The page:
In my middle school, technology is a consistent part of every student and teacher’s daily routine. We are in the third year of using a Math curriculum that has a digital only component. Students are immersed in STEAM activities in electives, and utilize GAFE (Google Apps for Education) in most classes. Just last week, our Special Education Department went 1:1, where each student has access to a numbered laptop all day. We supplement our curriculum with some subscriptions to websites, apps, and programs, but there are also many free, high quality resources available that I use. I frequently use the following four apps/websites in my classroom, and am extremely happy to share them with you. My hope is that you will incorporate some of these programs into your curriculum and share them with your colleagues. Enjoy!
Open eBooks is a free resource that is the product of a collaboration between the New York Public Library, the Digital Public Library of America, and First Book. Teachers, librarians, after-school program leaders, and informal educators can access the catalog if they work directly with students who go to Title 1 schools, students with disabilities, and several other qualifying categories. Once registered, you have the option of acquiring licenses for Elementary, Middle School, High School, and all ages collections. Each collection has a variety of genres, of both fiction and informational text.
Licenses can be used in the classroom, school library, or distributed to students so they can use them at home. Students can borrow up to ten books at a time, and these books can be accessed through apps for iOS and Android. Once a book is downloaded to the app, it can be opened up and read without needing an internet connection. This makes it accessible to students who may not have Internet at home.
I use this tool with learners who may be at different reading levels. Students that are reading above or below grade level access content in different collections, they just need additional an login and key code. It also gives students the opportunity to share reading with siblings. I encourage my students to read to their little brothers and sisters to enhance their own comprehension skills. It’s also a great tool for both small reading groups and book clubs in class, giving me the opportunity to teach and introduce new books to those groups and clubs each year. The current libraries have thousands of titles, and it’s expected that this number will grow considerably this year as more publishers come on board.
Here is the FLOTUS talking about Open eBooks:
Padlet is a web tool/iOS app that can be used as a digital parking lot for questions, a forum for brainstorming ideas during group time, a means of assessing through exit tickets, and so much more! Teachers can create custom URLs, such as this. Responses can be either anonymous or labeled. This is a great opportunity for students who may be hesitant to ask a question or pose an opinion in class. Students can work collaboratively on an assignment that the teacher posts, such as adding photos of book covers from a specific genre, or posting photos of geometric shapes. Here is an example of a Padlet I used with my students several years ago after watching the movie “Ruby Bridges” (click image to enlarge):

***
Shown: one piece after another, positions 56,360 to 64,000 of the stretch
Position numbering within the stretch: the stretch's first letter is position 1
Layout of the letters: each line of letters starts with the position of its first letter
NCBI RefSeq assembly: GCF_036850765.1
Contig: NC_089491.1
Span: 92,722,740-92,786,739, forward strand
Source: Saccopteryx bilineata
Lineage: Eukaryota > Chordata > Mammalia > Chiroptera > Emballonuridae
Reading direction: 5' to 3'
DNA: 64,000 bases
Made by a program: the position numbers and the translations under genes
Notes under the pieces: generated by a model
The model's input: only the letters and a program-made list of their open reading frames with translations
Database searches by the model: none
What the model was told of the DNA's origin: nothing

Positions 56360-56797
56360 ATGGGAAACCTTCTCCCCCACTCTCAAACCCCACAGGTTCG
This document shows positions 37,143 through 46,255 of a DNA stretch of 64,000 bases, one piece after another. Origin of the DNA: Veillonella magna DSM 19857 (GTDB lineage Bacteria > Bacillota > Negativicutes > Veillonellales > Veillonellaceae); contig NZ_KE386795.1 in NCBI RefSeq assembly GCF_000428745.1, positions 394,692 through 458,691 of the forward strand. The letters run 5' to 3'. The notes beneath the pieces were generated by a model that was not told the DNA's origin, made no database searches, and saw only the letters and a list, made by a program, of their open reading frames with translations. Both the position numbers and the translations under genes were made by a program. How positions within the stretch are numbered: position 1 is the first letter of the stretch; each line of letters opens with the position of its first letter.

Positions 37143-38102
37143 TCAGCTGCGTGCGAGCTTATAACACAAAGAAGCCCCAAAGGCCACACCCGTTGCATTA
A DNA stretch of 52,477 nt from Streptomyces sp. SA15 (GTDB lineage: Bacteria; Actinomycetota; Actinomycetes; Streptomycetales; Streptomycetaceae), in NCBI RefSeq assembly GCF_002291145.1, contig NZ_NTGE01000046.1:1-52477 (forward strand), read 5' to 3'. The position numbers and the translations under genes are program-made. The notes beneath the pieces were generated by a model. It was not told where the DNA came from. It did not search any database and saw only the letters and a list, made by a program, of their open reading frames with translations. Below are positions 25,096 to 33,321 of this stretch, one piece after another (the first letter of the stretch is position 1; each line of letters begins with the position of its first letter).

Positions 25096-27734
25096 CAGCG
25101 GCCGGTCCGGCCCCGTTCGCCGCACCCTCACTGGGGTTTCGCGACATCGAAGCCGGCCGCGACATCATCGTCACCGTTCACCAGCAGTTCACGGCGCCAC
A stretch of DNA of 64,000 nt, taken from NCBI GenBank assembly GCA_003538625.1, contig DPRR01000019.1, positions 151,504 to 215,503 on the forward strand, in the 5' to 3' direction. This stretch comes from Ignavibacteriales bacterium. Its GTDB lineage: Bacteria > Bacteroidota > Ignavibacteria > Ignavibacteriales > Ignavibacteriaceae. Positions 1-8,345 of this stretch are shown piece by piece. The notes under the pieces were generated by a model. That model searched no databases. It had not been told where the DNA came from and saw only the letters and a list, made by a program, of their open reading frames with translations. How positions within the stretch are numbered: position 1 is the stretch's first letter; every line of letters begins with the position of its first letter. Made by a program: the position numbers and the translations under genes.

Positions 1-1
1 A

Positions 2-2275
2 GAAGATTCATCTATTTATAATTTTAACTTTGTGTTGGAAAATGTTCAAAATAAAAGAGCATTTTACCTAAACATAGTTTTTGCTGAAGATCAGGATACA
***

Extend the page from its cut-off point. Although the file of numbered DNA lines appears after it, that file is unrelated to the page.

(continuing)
Here’s a KQED Digital Tool Tutorial “How to Build a Wall Using Padlet”
Newsela takes stories from current events, with a wide range of topics, and transcribes them in five different Lexile levels. Stories range from around 530L (approximately 3rd-4th grade reading level) to well over 1200L (upper middle school and high school level) on the Lexile framework. This is a fantastic resource for Social Studies, English Language Arts, and Elective courses where students can participate in discussions after reading content catered to them. Students’ reading assignments never have a Lexile number shown next to them, which lessens the stigma of a student reading below grade level.
Find the right Lexile level for your students can help guide instruction, and can help them select books that are in their Independent and Instructional levels. I don’t deny requests to read books above or below their levels, but I do caution them that they may be too difficult (or easy). My students take a Lexile test around six times a year, and it’s great data to have to measure reading progress, as well as to send home to students! If you are not familiar with Lexile levels, you can find more information here.
Popplet is a web-based tool and app that lets visual learners map out their thoughts and ideas in a format that meets their learning style. Out of all the resources I have mentioned in this post, Popplet is the one I was introduced to most recently; a friend of mine in real estate showed me an app that his team uses in meetings to brainstorm and connect ideas. Upon looking at the website, I discovered it was also heavily used in schools!
Popplet also works with students who are reluctant note takers, or who have orthopedic issues and cannot write quickly. Several of my students struggle with organization, and it takes them significantly longer to write down a few sentences of notes than other students. Graphic organizers are key in making sure that they are able to get key content down. Providing them the opportunity to capture their thoughts in a format that is stimulating to them ensures further student engagement and progress.
Here’s another KQED Digital Tool Tutorial “How to Make a Popplet”
Take action: Popplet Lite is available for free in the Apple App Store. The full version is available for $4.99.
There are so many more resources out there that support our learners’ diverse strengths, talents, and learning styles. Have you found any that work well for you and your students? Please share them in the comments below!